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(satellite of WKLE, Lexington, Kentucky)
Kentucky Educational Television logo.svg
Covington, Kentucky/Cincinnati, Ohio
United States
CityCovington, Kentucky
BrandingKET (general)
KET: The Kentucky Network (secondary)
SloganWhere Learning Comes to Life
ChannelsDigital: 24 (UHF)
(to move to 22 (UHF))
Virtual: 54 (PSIP)
Affiliations54.1: KET/PBS
54.2: KET2/PBS Encore
54.3: KY Channel
54.4: KET PBS Kids
OwnerKentucky Authority for Educational Television
First air dateSeptember 8, 1969 (49 years ago) (1969-09-08)
Call letters' meaningW CoViNgton
Former channel number(s)Analog:
54 (UHF, 1969–2009)
Transmitter power53.5 kW
39.9 kW (CP)
Height117 m (384 ft)
127.8 m (419 ft) (CP)
Facility ID34204
Transmitter coordinates39°1′51″N 84°30′23″W / 39.03083°N 84.50639°W / 39.03083; -84.50639
Licensing authorityFCC
Public license information
satellite of WKLE, Lexington, Kentucky) Profile

satellite of WKLE, Lexington, Kentucky) CDBS

WCVN-TV, virtual channel 54 (UHF digital channel 24), is a Public Broadcasting Service (PBS) member television station licensed to Covington, Kentucky, United States. Owned by the Kentucky Authority for Educational Television, the station is operated as part of the statewide Kentucky Educational Television (KET) network. WKOH's transmitter is located near the Interstate 275 interchange with KY 16 near Winston Park, in Kenton County.[1]

It is one of three PBS member stations serving the Cincinnati market, alongside WCET/Cincinnati and WPTO/Oxford, a unit of WPTD/Dayton.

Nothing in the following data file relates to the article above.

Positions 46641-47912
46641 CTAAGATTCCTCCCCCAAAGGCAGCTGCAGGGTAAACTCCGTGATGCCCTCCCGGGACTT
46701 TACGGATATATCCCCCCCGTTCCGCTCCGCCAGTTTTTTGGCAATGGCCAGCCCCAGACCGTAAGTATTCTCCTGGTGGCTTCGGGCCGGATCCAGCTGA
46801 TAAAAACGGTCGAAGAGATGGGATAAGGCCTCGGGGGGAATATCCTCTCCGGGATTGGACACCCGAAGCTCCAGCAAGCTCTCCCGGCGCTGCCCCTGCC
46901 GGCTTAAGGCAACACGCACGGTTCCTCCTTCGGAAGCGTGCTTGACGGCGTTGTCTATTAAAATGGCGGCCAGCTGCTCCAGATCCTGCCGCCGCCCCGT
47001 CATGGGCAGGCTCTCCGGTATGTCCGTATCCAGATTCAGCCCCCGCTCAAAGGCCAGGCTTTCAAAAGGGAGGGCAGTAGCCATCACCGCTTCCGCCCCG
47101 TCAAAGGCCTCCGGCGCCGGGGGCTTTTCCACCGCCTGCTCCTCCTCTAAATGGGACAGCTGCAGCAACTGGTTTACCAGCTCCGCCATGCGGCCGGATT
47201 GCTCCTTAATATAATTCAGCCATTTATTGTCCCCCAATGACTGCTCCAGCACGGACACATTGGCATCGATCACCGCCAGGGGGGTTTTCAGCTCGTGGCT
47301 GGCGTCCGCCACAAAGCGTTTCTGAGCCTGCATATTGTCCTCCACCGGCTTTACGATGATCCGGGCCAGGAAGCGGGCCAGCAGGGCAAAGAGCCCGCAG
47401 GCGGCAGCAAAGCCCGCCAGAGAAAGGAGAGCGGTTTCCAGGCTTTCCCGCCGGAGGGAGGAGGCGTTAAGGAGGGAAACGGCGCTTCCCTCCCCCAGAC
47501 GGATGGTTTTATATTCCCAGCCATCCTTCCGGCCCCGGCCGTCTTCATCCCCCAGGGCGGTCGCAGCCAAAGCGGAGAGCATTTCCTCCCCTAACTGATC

Although KET commenced broadcasting in September 1968, the network did not sign on WCVN-TV to the air until September 8, 1969. WCVN is the twelfth KET station to sign on, and the thirteenth educational television station to broadcast within the Commonwealth. Before then, the northernmost areas of the state of Kentucky had already been receiving an educational television signal from WCET for 15 years as it signed on in July 1954, as well as WMUB-TV (now WPTO) of Oxford, Ohio for almost ten years before WCVN. Therefore, after WCVN began broadcasting, the Cincinnati metropolitan area has three choices for educational programming courtesy of PBS, although WPTO didn't have any presence on the Kentucky side of the river until their digital signal upgrade after the 2009 digital television transition that was mandated by the FCC. All three were members of National Educational Television (NET) before joining PBS in October 1970. In the Cincinnati market, KET often competes with WCET and WPTO, but KET, through WCVN, does have viewership in the Cincinnati metro area, including a few contributors of KET's Fund for Excellence.

WCVN was one out of three satellites that were slated to be part of the network, but signed on later than the other ten charter satellites; the other two were WKMU/Murray and WKMJ-TV/Louisville, which signed on in October 1968 and September 1970, respectively. In the Kentucky side of the Cincinnati market, however, before WCVN's inaugural sign-on, WKON/Owenton was the default KET satellite in the northern Kentucky area for more than eleven months after KET's ten charter stations signed on.